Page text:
The existential horror of Dora the Explorer
The existential horror of Dora the Explorer
My son is basically an adult now. But he wasn’t always. Children start young and get older through time.
Well, when he was little, he like Little Einsteins. And Diego, his favorite. I tried to get him into Ni Hao, Kai Lan, but honestly that show was as boring as Caillou.
Then there is Dora.
Dora lives in a horrifying universe. The trees talk and sometimes impede her way. She has a map that has eyes. She has to mollify it with song for it to help her. Dora keeps the sentient map inside a backpack that is also sentient. She’s friends with a monkey who dresses only in boots. Sometimes, even the sky or the road speak to her.
I’ve never dropped acid. But the way people describe those experiences has a certain overlap with Dora the Explorer. I wonder if the show would make more sense if one were tripping balls.
Why is it like that?
Young children are not logical. One way to quickly reveal this is to tell them jokes. They can understand the social performance of a joke; they cannot understand the function of a joke.
Humor might have started as chimpanzee racism.
When a band of chimpanzees encounters a smaller band, they try to chase it away. The males line up, raise their crests, and make this panting noise a lot like human laughter while showing their teeth.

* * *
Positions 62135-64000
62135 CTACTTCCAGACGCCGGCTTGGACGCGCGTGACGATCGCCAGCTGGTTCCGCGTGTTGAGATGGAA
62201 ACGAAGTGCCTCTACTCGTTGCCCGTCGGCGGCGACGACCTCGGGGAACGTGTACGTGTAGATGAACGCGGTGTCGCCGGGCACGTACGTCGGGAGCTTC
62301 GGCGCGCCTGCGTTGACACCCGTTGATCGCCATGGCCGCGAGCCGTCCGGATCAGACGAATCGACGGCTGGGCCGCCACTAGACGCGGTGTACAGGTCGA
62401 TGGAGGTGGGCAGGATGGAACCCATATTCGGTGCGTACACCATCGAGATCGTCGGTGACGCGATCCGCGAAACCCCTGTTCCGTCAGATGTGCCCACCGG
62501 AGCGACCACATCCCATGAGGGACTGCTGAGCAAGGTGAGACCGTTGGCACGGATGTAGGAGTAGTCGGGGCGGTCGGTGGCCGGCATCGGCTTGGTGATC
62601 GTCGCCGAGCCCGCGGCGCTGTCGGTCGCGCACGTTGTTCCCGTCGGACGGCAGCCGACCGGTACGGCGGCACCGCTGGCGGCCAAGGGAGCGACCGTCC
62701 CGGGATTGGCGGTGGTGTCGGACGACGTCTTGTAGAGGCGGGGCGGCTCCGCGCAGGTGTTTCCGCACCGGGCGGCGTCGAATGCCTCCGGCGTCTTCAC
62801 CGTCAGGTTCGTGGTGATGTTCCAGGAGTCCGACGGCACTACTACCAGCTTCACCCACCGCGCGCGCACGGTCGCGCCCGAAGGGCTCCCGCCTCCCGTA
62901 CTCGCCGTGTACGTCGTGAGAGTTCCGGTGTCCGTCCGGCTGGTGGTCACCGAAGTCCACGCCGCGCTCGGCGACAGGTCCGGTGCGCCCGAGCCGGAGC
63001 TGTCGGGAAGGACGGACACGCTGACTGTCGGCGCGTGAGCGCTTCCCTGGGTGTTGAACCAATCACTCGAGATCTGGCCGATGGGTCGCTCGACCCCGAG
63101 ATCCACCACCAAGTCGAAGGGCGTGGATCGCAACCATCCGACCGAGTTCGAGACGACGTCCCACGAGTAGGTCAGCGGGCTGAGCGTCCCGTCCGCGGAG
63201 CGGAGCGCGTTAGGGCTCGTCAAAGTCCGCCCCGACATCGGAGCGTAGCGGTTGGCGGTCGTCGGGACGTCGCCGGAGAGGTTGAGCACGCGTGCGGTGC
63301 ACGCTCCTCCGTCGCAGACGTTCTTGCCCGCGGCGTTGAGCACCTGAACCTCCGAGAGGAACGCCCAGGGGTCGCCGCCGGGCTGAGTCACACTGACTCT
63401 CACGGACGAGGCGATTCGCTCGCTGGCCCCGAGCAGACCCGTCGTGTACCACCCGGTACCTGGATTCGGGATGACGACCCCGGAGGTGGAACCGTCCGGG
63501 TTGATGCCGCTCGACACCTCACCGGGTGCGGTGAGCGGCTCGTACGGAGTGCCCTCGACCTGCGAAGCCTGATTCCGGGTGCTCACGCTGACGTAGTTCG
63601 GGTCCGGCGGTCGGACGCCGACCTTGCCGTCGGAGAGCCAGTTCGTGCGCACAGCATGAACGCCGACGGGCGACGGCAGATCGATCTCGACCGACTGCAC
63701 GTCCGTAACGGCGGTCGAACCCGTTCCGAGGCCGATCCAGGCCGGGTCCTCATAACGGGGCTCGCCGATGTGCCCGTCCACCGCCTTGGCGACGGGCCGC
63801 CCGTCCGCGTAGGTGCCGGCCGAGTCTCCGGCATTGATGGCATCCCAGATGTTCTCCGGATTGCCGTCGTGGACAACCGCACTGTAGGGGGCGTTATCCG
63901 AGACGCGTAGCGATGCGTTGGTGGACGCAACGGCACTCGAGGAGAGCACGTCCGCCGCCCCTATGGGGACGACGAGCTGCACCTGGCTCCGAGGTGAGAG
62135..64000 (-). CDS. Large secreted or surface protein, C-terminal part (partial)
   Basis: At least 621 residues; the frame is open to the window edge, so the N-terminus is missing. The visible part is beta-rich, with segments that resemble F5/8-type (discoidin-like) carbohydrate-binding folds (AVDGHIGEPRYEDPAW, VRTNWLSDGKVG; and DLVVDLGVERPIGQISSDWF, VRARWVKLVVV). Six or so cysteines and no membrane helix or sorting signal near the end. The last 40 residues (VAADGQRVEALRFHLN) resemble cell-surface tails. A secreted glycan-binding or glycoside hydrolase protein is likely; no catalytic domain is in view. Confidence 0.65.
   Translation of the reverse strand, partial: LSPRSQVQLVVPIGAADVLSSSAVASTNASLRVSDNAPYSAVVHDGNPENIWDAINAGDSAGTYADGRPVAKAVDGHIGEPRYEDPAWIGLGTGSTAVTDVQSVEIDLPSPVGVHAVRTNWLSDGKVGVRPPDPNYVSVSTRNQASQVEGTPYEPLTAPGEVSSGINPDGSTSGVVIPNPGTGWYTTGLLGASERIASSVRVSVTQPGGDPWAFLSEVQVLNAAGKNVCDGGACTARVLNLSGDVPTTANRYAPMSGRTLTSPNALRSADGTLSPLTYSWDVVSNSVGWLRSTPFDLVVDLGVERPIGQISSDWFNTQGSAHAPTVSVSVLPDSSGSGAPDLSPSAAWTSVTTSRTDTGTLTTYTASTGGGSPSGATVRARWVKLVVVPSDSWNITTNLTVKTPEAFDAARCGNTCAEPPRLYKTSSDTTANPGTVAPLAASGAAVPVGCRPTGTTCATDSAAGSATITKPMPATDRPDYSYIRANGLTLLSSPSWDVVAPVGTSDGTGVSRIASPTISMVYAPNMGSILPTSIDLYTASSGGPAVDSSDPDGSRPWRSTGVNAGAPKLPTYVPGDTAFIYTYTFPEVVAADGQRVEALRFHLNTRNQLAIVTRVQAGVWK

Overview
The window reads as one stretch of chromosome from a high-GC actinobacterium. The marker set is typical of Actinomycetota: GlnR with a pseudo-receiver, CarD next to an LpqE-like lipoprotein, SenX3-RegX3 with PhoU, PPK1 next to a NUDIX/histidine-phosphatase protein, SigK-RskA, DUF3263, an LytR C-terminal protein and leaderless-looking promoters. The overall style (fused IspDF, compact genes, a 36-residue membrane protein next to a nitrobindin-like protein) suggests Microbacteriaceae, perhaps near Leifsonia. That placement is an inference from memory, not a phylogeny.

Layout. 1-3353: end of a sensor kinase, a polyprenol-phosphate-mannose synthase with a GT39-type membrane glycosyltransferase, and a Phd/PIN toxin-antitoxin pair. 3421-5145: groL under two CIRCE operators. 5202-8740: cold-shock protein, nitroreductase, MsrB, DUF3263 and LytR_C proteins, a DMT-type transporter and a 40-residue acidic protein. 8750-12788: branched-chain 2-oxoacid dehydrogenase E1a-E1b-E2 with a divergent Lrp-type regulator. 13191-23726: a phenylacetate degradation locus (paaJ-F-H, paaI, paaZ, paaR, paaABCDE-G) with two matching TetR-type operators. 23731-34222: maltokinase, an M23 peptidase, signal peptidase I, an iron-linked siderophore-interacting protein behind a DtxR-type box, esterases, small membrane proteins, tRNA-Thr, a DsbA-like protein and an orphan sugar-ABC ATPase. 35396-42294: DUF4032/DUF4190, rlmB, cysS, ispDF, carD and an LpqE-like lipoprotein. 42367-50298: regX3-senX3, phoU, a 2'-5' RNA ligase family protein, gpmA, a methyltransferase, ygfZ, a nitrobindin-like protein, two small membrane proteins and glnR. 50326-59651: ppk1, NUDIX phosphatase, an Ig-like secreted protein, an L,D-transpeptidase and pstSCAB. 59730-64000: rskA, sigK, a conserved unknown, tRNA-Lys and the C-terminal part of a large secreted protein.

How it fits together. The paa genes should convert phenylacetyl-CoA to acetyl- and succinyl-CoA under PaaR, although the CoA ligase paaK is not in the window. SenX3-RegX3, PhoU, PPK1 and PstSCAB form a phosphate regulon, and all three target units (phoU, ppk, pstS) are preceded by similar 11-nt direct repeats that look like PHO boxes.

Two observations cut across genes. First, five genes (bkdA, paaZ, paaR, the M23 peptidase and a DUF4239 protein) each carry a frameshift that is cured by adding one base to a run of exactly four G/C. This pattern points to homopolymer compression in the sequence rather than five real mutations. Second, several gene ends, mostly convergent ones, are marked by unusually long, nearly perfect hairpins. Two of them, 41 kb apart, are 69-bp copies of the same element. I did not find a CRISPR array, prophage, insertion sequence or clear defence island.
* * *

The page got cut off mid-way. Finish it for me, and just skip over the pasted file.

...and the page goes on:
A LOT of human humor seems to be about identifying outsiders. Modern humor could be described as taking the fear of the outsider to a really abstract level.
I had an uncle once who made really big money. He got 25 years. It was a quarter inch too big.
I was driving down Main Street the other day and I saw a sign that said, “Huge book sale.” So I pulled over and went inside but I was really disappointed because all the books were regular size.
So I was at the bank on rent day, and I asked the teller for a few hundred out of my account to pay my rent, and she goes, “Would you like that in large bills?” I said, “No thanks. Regular size is OK. See, I had this uncle once…”
Jokes lead you in one direction, then take a sudden left turn to someplace unexpected. And we make this chimpanzee gesture to scare off the uncertainty.
Little kids don’t get it. Tell little kids a knock-knock joke.
“Ivana come in now.”
Then wait for it. The little kid will tell you one back.
“Poop!” Then they laugh insanely.
They don’t get jokes. They aren’t capable of logic.
Part of that incapacity involves categories. They even have a hard time with group inclusions. Show a kid a tray with Reeces minis and Jolly Ranchers. Say they can have the Reeces or the candy. Every kid in the world chooses the Reeces. But if they’d said the candy, well, that includes both things. They could have had delicious peanut butter chocolate bombs AND ammo for their slingshots.
What does it mean to be alive or dead? Little kids don’t know the difference, because these aren’t really things in the world. They’re categories that we find useful, but aren’t things in themselves. Is Pluto a planet? Well, it depends how you define planet. Is a virus alive? Well, same problem. What’s your starting definition?
I remember reading Lord of the Rings in the closing days of the last century. Pippin and Merry are off in the woods, and one of them gets trapped in some tree roots. And the other shouts, “The trees! They’re alive!” Or something, it was a long time ago.